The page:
The U.S. Department of Energy’s Bioenergy Technologies Office is proud to announce five businesses that will collaborate with national labs as part of the third round of the Small Business Vouchers Pilot. The Office of Energy Efficiency and Renewable Energy’s SBV Pilot program provides funding for DOE national laboratories to partner with competitively selected U.S. small businesses, enabling these clean technology companies to utilize the laboratories’ technical and intellectual resources.

Through EERE’s SBV Pilot, BETO has announced two rounds of funding since 2016. For the third round of funding, six DOE national laboratories—Argonne National Laboratory, the National Renewable Energy LaboratoryIdaho National LaboratoryLawrence Berkeley National LaboratoryOak Ridge National Laboratory, and Pacific Northwest National Laboratory—will receive funding to partner with five small businesses in the bioenergy area across the country. These five projects will focus on research and development of biofuels, hydrothermal carbonization liquids, renewable biomass, and other fuel and chemical technologies, which can be used to advance the U.S. bioeconomy.

Small businesses can play a crucial role in developing advanced energy technologies, and the SBV Pilot program aims to increase partnerships between national laboratories and private-sector companies, benefitting both and promoting U.S. energy security and economic competitiveness. The five companies receiving Round 3 SBVs in the bioenergy area are as follows:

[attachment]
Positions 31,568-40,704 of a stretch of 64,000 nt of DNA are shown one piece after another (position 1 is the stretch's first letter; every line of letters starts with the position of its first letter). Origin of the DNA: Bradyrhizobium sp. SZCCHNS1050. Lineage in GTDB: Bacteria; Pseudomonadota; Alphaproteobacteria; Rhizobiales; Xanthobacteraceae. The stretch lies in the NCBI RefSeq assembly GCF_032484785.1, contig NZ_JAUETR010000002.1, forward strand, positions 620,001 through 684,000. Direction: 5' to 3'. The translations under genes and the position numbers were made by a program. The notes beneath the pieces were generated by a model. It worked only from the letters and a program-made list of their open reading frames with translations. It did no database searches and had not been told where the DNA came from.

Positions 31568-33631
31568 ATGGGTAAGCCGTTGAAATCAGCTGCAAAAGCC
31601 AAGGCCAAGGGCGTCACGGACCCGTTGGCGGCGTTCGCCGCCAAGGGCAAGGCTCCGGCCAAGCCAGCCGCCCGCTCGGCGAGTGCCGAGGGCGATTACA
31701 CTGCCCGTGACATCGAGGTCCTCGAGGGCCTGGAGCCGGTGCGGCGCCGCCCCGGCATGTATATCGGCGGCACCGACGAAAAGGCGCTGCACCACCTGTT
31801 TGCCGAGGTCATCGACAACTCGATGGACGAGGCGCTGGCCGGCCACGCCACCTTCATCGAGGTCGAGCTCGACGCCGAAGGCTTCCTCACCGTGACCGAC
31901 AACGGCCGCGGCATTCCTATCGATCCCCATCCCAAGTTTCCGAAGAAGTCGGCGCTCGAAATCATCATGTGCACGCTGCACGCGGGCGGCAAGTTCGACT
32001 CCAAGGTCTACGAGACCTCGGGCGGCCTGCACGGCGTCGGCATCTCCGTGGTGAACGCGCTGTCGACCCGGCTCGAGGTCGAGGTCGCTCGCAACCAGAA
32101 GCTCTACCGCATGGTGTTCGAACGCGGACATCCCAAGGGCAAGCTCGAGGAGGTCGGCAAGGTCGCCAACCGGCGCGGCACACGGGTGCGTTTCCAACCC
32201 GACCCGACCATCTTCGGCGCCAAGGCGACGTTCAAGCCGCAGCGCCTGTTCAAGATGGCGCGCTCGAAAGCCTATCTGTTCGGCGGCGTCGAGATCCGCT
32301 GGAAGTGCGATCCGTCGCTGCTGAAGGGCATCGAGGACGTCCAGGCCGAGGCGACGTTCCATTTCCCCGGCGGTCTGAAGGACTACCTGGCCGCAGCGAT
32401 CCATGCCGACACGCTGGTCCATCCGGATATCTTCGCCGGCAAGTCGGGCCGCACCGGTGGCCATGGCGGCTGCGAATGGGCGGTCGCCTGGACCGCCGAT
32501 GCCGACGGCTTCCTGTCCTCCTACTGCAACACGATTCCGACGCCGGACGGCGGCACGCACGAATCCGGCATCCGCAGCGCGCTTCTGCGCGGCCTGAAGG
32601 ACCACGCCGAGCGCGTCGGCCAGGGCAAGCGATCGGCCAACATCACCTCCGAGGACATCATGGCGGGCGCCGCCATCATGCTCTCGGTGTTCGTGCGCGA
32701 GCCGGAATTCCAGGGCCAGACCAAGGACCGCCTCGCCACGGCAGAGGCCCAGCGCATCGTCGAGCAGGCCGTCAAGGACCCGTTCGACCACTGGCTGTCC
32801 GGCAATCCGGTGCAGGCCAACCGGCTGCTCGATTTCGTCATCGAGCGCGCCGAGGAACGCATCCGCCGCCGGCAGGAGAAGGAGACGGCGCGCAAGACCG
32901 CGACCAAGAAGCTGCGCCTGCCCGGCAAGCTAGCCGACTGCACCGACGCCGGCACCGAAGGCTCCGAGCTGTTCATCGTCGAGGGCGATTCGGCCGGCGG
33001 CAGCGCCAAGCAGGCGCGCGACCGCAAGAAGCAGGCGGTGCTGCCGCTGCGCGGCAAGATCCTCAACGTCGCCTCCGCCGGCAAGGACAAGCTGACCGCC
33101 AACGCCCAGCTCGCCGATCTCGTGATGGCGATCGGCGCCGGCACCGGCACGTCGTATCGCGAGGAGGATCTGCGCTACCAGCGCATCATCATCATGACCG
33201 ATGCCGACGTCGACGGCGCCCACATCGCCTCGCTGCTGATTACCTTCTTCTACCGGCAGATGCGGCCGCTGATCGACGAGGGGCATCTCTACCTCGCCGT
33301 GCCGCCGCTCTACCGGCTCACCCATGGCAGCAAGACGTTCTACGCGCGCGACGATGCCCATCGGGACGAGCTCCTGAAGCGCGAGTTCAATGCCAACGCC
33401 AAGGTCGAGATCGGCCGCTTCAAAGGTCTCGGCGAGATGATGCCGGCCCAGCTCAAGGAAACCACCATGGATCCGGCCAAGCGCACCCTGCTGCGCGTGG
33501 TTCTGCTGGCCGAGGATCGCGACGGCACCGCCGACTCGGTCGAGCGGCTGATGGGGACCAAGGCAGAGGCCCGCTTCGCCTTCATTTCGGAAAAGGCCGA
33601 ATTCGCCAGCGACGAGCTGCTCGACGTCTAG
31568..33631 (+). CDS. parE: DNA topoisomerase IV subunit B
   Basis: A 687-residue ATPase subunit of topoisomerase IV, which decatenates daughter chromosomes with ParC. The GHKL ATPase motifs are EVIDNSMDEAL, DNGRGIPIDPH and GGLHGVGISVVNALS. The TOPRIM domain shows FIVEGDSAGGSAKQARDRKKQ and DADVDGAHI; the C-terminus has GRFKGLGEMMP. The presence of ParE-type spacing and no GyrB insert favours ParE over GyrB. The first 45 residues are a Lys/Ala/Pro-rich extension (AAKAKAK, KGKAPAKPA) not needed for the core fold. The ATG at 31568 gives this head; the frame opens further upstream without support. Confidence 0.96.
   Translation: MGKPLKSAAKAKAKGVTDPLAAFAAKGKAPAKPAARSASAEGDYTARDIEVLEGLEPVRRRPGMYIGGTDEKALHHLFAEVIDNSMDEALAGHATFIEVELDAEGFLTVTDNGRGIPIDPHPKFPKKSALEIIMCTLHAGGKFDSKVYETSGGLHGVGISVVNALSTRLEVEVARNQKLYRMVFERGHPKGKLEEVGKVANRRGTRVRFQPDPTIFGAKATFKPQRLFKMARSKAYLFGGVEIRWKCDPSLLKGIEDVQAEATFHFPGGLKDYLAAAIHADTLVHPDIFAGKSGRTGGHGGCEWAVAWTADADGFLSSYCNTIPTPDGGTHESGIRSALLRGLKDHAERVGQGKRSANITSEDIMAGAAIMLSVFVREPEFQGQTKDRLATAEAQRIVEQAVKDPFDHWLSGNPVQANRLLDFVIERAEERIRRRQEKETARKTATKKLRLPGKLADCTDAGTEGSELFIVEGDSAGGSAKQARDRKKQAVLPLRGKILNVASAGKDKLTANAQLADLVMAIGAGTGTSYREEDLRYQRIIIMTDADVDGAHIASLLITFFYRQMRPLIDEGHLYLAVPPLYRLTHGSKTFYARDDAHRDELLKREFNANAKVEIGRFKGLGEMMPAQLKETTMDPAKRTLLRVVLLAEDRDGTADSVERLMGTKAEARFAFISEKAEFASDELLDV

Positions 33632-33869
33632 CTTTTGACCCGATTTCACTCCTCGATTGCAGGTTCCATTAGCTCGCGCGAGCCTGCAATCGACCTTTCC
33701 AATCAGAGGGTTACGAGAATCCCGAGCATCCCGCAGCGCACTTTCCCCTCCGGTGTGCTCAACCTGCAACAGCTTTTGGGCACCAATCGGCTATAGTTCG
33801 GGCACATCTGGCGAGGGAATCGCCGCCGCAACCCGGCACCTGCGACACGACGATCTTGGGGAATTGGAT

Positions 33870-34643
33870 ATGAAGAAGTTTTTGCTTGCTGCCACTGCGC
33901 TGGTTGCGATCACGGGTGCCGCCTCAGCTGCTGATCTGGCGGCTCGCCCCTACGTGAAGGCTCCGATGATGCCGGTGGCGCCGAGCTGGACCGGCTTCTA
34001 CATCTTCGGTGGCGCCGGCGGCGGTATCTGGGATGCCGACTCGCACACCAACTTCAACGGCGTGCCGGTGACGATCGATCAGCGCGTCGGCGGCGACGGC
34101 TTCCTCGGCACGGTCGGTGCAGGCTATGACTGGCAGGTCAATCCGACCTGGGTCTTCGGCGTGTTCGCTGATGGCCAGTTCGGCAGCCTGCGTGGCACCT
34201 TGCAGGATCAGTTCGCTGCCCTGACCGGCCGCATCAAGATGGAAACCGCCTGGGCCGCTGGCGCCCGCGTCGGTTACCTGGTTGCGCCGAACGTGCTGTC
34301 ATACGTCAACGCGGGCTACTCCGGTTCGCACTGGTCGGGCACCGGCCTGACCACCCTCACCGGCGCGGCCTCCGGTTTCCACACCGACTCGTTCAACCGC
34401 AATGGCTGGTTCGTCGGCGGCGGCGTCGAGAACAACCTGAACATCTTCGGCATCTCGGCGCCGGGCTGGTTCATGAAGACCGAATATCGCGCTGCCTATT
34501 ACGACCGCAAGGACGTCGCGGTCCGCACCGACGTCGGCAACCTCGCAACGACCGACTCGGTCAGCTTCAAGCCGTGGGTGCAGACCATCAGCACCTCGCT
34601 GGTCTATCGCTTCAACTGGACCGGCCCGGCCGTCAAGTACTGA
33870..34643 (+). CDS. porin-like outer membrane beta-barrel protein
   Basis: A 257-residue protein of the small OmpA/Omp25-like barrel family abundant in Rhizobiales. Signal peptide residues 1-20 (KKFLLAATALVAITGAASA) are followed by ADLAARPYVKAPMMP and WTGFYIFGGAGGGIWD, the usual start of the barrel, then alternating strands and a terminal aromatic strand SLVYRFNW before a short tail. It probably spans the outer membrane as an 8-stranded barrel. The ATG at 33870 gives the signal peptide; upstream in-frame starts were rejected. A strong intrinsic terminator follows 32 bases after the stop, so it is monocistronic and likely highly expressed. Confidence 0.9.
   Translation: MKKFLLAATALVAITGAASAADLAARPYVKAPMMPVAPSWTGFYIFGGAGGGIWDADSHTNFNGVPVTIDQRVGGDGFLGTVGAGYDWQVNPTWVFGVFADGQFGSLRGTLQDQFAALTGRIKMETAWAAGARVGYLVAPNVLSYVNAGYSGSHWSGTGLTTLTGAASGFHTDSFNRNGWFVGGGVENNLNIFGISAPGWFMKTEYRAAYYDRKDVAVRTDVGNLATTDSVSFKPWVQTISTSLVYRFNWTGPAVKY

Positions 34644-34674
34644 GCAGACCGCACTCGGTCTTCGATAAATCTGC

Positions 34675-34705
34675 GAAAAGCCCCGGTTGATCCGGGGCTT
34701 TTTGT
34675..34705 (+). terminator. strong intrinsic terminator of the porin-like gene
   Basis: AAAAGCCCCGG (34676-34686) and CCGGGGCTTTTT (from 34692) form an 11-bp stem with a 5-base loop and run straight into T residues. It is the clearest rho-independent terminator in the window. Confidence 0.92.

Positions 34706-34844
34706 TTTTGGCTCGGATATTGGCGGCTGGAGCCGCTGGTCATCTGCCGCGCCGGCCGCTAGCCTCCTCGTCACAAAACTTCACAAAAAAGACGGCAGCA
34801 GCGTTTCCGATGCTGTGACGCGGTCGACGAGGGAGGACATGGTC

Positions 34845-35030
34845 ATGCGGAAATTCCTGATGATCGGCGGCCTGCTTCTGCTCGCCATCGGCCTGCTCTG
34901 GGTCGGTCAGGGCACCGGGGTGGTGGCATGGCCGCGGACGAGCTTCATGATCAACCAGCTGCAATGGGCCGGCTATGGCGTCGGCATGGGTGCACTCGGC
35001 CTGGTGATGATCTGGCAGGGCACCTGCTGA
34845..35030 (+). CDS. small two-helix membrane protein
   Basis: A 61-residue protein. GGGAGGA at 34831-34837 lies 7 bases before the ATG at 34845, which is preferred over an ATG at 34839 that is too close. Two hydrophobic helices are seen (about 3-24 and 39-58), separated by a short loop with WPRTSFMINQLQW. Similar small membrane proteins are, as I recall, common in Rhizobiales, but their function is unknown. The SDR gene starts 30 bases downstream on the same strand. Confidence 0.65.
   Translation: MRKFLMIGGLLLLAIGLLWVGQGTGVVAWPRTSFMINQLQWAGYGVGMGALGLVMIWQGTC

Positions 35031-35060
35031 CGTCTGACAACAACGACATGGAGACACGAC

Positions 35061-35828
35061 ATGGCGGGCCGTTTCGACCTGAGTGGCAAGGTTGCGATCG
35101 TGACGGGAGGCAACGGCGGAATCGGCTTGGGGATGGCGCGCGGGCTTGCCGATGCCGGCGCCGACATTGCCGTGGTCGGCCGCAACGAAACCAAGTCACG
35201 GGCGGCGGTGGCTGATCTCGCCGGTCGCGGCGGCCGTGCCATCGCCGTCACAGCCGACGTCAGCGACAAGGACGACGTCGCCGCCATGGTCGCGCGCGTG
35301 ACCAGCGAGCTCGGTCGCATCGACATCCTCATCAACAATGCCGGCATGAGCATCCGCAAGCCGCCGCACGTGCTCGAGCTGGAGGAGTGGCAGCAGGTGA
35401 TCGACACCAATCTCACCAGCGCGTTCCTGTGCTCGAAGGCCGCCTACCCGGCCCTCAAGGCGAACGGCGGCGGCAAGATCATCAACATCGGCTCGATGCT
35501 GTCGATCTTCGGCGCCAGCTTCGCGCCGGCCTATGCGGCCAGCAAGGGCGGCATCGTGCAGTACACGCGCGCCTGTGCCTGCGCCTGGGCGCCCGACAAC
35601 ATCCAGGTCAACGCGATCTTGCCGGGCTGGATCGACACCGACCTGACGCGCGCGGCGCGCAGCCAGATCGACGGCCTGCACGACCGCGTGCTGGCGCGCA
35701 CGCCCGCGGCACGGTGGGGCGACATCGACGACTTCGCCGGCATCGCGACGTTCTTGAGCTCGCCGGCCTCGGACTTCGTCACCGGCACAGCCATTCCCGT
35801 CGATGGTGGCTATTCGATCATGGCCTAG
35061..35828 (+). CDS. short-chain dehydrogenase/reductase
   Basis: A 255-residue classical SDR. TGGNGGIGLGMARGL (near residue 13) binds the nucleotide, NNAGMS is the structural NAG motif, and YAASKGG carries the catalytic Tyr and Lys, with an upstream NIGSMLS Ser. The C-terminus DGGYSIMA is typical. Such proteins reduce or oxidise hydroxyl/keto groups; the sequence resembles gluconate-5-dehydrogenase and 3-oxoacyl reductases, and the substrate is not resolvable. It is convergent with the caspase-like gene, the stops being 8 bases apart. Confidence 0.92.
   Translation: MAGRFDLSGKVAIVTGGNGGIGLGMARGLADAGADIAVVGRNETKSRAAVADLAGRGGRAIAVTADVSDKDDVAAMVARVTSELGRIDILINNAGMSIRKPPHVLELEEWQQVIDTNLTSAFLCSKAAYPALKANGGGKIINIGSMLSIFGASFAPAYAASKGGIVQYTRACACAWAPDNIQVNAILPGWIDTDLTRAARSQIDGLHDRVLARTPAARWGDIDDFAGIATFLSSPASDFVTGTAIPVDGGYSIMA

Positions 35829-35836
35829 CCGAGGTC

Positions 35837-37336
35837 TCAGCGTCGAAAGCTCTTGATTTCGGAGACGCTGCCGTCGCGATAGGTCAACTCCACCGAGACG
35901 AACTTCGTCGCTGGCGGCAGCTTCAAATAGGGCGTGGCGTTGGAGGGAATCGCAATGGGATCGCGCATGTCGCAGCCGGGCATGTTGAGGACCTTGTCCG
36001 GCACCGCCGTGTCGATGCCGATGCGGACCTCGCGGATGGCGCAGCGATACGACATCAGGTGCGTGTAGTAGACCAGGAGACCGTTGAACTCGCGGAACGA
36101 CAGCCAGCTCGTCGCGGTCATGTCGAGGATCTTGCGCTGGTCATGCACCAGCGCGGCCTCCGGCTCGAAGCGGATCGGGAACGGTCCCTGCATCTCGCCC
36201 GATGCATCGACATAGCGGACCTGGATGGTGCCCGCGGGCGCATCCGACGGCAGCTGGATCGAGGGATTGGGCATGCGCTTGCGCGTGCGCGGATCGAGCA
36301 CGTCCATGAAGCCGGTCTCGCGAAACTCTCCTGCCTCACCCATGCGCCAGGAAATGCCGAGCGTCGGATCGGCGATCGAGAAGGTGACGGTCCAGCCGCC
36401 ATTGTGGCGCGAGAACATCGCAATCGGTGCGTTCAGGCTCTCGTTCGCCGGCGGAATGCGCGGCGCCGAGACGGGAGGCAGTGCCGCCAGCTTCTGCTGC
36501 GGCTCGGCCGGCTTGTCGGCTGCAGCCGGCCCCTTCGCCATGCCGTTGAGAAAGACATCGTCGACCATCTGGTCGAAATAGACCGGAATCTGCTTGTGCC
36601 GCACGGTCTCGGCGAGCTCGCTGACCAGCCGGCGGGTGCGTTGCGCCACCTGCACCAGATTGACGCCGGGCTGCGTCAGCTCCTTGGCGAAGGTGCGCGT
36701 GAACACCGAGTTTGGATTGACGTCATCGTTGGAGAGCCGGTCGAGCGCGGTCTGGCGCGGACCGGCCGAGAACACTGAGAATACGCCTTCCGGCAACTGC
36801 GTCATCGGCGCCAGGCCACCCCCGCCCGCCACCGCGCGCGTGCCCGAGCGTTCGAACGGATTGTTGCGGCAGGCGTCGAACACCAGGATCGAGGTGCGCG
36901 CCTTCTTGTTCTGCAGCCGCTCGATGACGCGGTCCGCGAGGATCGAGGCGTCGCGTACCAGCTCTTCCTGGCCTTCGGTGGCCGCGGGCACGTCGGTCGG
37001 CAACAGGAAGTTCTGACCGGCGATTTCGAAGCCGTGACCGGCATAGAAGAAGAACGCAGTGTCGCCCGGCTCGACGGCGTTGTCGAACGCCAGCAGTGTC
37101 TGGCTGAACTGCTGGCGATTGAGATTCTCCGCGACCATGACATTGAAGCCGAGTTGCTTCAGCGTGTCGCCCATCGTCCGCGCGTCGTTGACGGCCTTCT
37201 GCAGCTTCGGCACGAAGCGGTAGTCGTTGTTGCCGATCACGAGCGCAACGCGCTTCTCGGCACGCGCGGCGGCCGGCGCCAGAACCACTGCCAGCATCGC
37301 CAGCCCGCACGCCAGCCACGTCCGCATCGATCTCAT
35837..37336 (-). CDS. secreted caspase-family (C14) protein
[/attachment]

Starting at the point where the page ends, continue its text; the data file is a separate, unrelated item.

Gevo: Argonne National Laboratory and the National Renewable Energy Laboratory will partner with Gevo to produce the next generation of biofuels that augment petrochemicals by creating a model that measures the synergistic and antagonistic relationship between gasoline and isobutanol. The project aims to create a blending model that works over a variety of representative gasoline base fuel compositions.

Cogent: Idaho National Laboratory will assist Cogent in improving its small-scale gasifier for distributed waste-to-energy applications and markets. The gasifier can produce profitable end products like electricity, hydrogen and/or chemical precursors, and liquid fuels. Cogent is partnering with Idaho National Laboratory to properly homogenize and size the feedstock material so that it can be continuously fed into the gasifier and meet real-world feedstock processing requirements.

Kalion Inc.: Lawrence Berkeley National Laboratory and Kalion will work together to reach full manufacturing-scale production of glucaric acid and glucuronic acid by creating a manufacturing-ready production strain and scaling up that strain to generate an appropriate process. The availability of such a process will expand the food, pharma, and polymer applications requiring a purity of 99-plus percent.

Synvitrobio: Oak Ridge National Laboratory will work with Synvitrobio to develop cell-free-based analytical tools to convert renewable biomass into higher-order chemicals mevalonate and vanillin. This project has the potential to significantly decrease research and development time, accelerating design-build-test cycles from weeks to eight hours.

ThermChem: Pacific Northwest National Laboratory will partner with ThermChem to determine how to valorize the hydrothermal carbonization process liquids. This goal of this project is to identify the potentially valuable and intermediate chemicals in these aqueous phases and convert them into value-added biochemicals and bioproducts. The results will benefit customers like farmers and rural food processors.

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